Benza named director of PH for Mount Sinai Health System

Heart failure expert is recent recipient of $4M in grants, one involving the ECMO catheter

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by Mary Chapman |

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A person wearing a cap shouts into a bullhorn.

Raymond Benza, MD, has been selected to be director of pulmonary hypertension (PH) for the Mount Sinai Health System,

In this newly created position, Benza will seek to advance and standardize care for PH patients and further develop research in the progressive disorder that is associated with high blood pressure in the pulmonary arteries.

Benza, who is prominent in the field of cardiovascular medicine and advanced heart failure and transplant, is a professor of cardiology at Mount Sinai’s Icahn School of Medicine. Mount Sinai, New York City’s largest academic medical system, comprises eight hospitals.

“Pulmonary hypertension, once considered a rare condition, is now an epidemic, and it’s critical to address diagnosis among patients and make strides in therapies that will increase life expectancy for those with symptoms,” Benza said in a Mount Sinai press release.

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“In my new role, my goal is to identify more patients with this condition, which often goes undiagnosed, by bringing in detailed evaluation and treatment paradigms across the Health System and the New York metro area while helping to develop new treatment options,” he said.

Benza, formerly director of the division of cardiovascular medicine at Ohio State University, is the recipient of grants totaling $4 million from the National Heart, Lung and Blood Institute, which is part of the National Institutes of Health. He will use the funds for two studies, one involving a new portable extracorporeal membrane oxygenation (ECMO) catheter for those with failure in the heart’s right ventricle and severe pulmonary arterial hypertension.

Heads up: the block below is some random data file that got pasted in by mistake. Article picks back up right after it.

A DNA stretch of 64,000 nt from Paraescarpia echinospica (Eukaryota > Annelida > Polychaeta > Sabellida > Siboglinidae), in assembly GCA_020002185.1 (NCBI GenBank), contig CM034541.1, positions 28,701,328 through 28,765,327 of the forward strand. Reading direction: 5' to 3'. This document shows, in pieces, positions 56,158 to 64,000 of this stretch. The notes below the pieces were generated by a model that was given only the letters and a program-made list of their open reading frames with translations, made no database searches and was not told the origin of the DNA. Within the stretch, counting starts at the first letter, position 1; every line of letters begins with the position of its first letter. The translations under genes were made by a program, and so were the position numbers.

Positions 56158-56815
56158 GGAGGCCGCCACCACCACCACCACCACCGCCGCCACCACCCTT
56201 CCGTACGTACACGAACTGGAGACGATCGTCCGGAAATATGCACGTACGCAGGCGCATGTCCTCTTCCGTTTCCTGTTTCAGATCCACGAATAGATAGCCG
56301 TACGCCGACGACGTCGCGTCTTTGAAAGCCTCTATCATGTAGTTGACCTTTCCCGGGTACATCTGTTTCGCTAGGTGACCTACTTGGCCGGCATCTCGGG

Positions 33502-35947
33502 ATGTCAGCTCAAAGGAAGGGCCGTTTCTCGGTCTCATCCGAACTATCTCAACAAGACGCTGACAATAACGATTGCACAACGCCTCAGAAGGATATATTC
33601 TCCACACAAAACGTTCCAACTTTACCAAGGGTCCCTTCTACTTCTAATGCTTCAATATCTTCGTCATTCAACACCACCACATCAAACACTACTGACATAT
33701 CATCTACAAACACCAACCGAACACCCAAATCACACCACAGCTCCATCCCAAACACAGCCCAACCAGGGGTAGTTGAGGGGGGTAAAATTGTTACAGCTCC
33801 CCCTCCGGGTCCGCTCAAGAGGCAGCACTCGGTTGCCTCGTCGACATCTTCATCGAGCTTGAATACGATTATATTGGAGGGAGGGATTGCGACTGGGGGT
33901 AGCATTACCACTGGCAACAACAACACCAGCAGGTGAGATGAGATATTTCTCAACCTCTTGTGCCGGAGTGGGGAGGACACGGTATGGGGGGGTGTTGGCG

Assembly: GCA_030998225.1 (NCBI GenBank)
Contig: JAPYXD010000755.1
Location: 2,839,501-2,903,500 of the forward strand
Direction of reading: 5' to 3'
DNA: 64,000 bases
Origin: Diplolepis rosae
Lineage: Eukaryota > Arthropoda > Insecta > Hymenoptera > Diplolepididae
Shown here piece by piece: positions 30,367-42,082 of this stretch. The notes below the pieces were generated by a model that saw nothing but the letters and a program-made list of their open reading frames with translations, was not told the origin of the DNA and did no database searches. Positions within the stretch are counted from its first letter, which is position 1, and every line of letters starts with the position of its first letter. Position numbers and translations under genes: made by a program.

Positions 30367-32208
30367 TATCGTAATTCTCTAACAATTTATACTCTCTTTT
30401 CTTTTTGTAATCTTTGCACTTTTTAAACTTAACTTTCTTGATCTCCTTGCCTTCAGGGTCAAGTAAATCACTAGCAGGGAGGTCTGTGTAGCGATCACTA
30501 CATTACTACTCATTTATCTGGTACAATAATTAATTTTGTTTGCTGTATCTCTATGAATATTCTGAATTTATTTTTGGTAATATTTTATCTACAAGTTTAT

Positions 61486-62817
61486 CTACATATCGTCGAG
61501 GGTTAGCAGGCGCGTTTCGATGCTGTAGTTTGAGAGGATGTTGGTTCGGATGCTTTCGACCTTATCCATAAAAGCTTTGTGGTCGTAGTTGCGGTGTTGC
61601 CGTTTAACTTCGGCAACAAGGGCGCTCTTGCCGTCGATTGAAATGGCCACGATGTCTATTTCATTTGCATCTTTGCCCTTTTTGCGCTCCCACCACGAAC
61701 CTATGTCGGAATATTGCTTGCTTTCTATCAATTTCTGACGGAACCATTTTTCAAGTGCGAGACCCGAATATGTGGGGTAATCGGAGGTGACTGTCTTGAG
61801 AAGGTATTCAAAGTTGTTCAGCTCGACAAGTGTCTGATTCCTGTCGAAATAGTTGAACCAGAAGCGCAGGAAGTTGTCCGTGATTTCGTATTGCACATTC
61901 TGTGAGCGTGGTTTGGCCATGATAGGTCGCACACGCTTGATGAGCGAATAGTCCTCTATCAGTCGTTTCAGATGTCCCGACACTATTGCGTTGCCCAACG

How the ECMO catheter works

With the new device, the catheter is inserted into the upper-body veins, providing circulatory and respiratory support. The standard ECMO tool, used to pump and oxygenate blood outside the body, requires patients awaiting a heart transplant to be in bed while hooked up to it. By contrast, the mobile device may be toted in a backpack, eliminating the need for patients to be bedridden while it’s being used.

Another potential benefit to ECMO portability is improved rehabilitation. Offloading lung stress can promote natural healing and give the lungs more time to respond to ongoing medical therapy. This may obviate the need for heart transplant and improve patient survival rates, according to Mount Sinai.

Benza is co-founder and chief medical officer of PHope, a start-up company seeking to develop the ECMO catheter for market.

The second PAH study will focus on better predicting outcomes in patients, which could lead to new, targeted first-line treatments. Benza and his team plan to develop and validate a decision-support tool for predicting survival in children and adults with PAH that would allow treatment choice to be based on individual risks and other factors to enhance survival odds and life quality.

Benza, who has administrative roles in the Pulmonary Vascular Research Institute and the International Society of Heart and Lung Transplantation, served for four years on President Barack Obama’s advisory committee on organ transplantation. He also was named Physician of the Year in 2012 by the Pulmonary Hypertension Association. For his field research achievements, he recently was inducted into the Association of University of Academic Cardiologists.

‘Groundbreaking research’

“We are extremely fortunate to recruit Dr. Benza, a highly accomplished physician and scientist who is a world expert in pulmonary hypertension and heart failure,” said Deepak L. Bhatt, MD, director of the Mount Sinai Fuster Heart Hospital. “His groundbreaking research in the field of pulmonary hypertension encompasses clinical trials, laboratory science, and medical device innovation.”

“We are enthusiastic about the clinical advances we will make through synergies with the Mount Sinai — National Jewish Health Respiratory Institute,” said Charles A. Powell, MD, chief of pulmonary, critical care and sleep medicine for the Mount Sinai Health System. “We will also achieve research advances in this field through collaborations with Mount Sinai’s advanced imaging, artificial intelligence, and lung biology research programs,” Powell said.


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